Effect Measure

Emergency evacuation

This Reveres lives in a major northeastern city. That’s not a secret. The northeast gets snowstorms. Not a secret. Living in a major northeastern city when it has a snowstorm is an experience, and not a good one. No secret. I’m not telling you anything new. So it’s no big surprise that I left the medical center at 1:45 pm yesterday, just as it was starting to snow, and didn’t arrive home until 6:05 pm.

I feel compelled to do the numbers. How long is my usual commute ? 15 minutes. How many times did my 95 Volvo get stuck? Six. Each time it had to be pushed by kind strangers or my daughter (or me, with my daughter at the wheel). How many stranger’s cars did I push? Two. How many blocks did my daughter and I have to walk because if we parked anywhere closer to the daycare center we’d get stuck? Five. And of course five blocks back with my 6 month old grandson in daughter’s arms. Where was her husband? He left work at 2 pm to pick up his son and arrived home at 7:30 pm. Five and a half hours in the car for a 20 minute commute. Which is why Grandpa was driving to daycare at .6 miles per hour instead.

So forget about evacuation as an option for something happening in a major urban area. As Mrs. R. pointed out when I finally got home, we had plenty of warning about this storm. Businesses even closed early. But it took me 20 minutes just to get out of the garage because the street was a parking lot of cars trying to get on a major highway whose entrance was 15 blocks away.

In this case the only “emergency” was picking up my infant grandson from daycare before it closed at 6 pm.

That felt like emergency enough.

Comments

  1. #1 Jimmy Jazz
    December 14, 2007

    Glad you got to the grand-baby, Revere.

    I’m a firm believer that major city evacuation is worse than a fool’s errand. It is malfeasance wrought by emergency planners who’ve gone power-mad.

    Here in Philadelphia, we’ve got ongoing evac planning and I can only shake my head the more I hear about it. If we get to a point where the City needs to order an “emergency evacuation,” I’m convinced that actually evacuating will do more harm than sitting there and riding out the disaster. Mind you, that effort that’s being wasted on evac planning should be put into mitigation and response planning; actually enabling people to stay put and not drowning in their attics. That’s not sexy enough, though, so we get pointless and harmful evacuation plans.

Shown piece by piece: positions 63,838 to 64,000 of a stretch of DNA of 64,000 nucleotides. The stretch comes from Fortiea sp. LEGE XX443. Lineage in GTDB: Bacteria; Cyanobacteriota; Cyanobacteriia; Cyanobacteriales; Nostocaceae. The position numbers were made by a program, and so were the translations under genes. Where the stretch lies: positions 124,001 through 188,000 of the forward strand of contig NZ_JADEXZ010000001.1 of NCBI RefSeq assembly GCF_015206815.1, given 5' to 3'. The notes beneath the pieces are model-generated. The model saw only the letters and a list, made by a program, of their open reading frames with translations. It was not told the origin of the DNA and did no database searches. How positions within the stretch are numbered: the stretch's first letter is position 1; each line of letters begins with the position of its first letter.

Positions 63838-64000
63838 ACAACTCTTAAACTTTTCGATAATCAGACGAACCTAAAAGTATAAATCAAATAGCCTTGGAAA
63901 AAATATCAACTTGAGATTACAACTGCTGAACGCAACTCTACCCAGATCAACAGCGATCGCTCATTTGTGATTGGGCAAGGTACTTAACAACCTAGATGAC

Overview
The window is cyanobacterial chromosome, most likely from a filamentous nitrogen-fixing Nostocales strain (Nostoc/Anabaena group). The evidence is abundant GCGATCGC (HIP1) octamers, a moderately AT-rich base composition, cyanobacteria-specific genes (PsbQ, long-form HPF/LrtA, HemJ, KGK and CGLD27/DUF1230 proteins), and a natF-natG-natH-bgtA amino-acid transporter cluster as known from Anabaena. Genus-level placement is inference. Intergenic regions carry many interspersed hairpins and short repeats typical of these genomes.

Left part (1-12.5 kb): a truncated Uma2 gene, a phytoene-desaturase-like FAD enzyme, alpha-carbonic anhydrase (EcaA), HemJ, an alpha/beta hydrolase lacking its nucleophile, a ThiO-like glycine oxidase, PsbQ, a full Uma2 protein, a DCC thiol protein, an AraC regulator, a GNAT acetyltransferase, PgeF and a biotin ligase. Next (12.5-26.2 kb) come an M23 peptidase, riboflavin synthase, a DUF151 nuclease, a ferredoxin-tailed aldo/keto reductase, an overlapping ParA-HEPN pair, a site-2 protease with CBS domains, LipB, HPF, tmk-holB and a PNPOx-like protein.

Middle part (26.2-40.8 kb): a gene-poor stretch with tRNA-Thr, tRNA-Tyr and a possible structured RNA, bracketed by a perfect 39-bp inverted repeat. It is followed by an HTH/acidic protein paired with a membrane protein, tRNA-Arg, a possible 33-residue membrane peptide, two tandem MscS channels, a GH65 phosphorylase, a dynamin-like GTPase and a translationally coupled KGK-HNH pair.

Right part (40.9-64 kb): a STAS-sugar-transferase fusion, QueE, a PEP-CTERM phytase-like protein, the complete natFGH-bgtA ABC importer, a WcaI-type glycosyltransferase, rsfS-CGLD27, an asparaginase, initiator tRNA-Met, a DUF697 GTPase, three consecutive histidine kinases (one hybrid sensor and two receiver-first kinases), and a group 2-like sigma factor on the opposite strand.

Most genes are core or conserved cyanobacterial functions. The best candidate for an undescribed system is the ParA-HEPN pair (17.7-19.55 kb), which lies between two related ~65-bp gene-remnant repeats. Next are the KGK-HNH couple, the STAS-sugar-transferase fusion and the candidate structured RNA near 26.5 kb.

Enjoy the brandy and snowmen!

  2. #2 revere
    December 14, 2007

    Jimmy: In our area we practice emergency evacuations every day. Except we call them “rush hour.”

  3. #3 Lilly
    December 14, 2007

    Ah… Wasn’t that storm just lovely? Good thing you got home okay, and hope you had some good cocoa.

    My poor boss, bless her heart, drove me home from work because the public transportation service decided to cancel all services without any notice, leaving hundreds of people stranded. My boss ended up sitting for over six hours on the Mass Pike. Her usual commute is about an hour.

    It took 1.5 hours to go 2.2 miles once I got to town, and decided to ride the bus home.

    I hope this is not an indication of future things to come.

  4. #4 Janne
    December 14, 2007

    Fifteen minutes in city traffic. How long would it have taken you to leave the car and walk home?

    And yes, that is an argument for having some spare winter clothes and sturdy shoes in your trunk; perhaps even a carry sling or somesuch for your child, depending on age.

  5. #5 revere
    December 14, 2007

    By highway it’s 6 miles (10 km), ten to the daycare center. I had a passenger and then my 6 month old grandson. So it wasn’t an option. I would have liked to get out and walk but there was nowhere to abandon the car and of course I had that pesky day care pickup to do. Also, walking in a blizzard is a mite strenuous for the geriatric crowd.